Karl DeSaulniers wrote: > Using AS2. > When is it best to use the :Void ? and what is the difference between > that and :void ?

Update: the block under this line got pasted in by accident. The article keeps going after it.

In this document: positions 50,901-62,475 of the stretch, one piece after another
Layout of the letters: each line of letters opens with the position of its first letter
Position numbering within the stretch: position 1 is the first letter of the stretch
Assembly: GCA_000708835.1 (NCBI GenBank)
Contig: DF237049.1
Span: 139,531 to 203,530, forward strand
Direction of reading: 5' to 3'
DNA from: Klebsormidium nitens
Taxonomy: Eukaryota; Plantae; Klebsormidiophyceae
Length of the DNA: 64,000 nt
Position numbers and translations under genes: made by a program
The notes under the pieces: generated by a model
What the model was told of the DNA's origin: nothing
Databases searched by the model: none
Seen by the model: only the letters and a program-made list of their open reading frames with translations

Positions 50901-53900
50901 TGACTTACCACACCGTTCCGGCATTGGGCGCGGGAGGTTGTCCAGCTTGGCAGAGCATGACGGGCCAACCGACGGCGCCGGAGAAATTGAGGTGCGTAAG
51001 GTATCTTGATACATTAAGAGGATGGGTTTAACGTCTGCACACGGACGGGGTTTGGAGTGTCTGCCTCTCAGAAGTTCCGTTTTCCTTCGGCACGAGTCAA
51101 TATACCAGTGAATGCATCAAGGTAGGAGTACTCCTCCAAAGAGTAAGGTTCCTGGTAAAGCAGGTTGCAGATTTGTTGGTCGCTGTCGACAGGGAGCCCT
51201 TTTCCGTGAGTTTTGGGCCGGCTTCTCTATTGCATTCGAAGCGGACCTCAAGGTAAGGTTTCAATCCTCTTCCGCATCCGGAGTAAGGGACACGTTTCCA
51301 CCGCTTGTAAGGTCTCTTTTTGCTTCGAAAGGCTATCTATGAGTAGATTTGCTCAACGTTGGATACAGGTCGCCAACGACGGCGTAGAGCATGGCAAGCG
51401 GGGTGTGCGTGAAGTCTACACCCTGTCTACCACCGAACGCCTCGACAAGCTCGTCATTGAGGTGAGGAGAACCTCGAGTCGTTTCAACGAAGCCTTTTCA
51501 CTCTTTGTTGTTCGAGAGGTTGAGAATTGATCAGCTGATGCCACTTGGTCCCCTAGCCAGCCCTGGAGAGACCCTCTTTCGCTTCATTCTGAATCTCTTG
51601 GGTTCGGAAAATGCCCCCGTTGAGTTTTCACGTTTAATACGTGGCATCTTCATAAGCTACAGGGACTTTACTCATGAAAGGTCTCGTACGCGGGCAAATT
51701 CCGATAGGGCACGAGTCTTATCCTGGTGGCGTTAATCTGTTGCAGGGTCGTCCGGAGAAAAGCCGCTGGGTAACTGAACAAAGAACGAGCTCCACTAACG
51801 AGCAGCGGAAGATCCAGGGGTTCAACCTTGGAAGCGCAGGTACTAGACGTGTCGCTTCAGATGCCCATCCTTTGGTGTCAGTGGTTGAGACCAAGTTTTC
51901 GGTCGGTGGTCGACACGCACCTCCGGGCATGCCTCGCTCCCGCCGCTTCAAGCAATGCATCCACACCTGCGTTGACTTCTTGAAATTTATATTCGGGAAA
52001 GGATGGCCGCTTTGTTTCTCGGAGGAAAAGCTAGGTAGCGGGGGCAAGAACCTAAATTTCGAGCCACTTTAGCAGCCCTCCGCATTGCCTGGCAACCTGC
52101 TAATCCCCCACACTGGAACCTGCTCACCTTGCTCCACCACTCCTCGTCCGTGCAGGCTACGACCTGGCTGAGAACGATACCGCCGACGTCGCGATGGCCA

You use void when a function doesn't return anything. In fact, there are some languages, like Pascal and, I believe, Fortran, that have that built in. In Pascal, a function returns something, while a procedure doesn't. A Pascal programmer would use a function to do something like perform a calculation--let's say, figure the square root of a number. A procedure would do something like drawing a line. Void is AS2, and void is AS3. I have no idea why the spelling change, but ActionScript is, of course, case sensitive. > What are the advantages and why use them if say, your function works > without them? Clarity, mainly. Also, in AS3, if you have strict type checking on (it's the default), every function must have a type, so you use void when your function won't return anything. If you declare a function as :void, and have a return in it, I believe the compiler throws an error. > I know that the Void is a Boolean, but I also know you cant use it > when the statement returns something. > Does this "return" include any of the basics like gotoAndPlay? or > does it literally mean a return(); Void actually isn't a Boolean. Technically, its value is undefined. AFAIK, :void can only be used as the return type of a function. You can't declare a variable as void. Down on the nuts and bolts level, every function is a subroutine. You call it, and it returns control to the calling object. So every function returns; some pass a value back, and some don't. HTH. Cordially, Kerry Thompson _______________________________________________ Flashcoders mailing list Flashcoders@chattyfig.figleaf.com http://chattyfig.figleaf.com/mailman/listinfo/flashcoders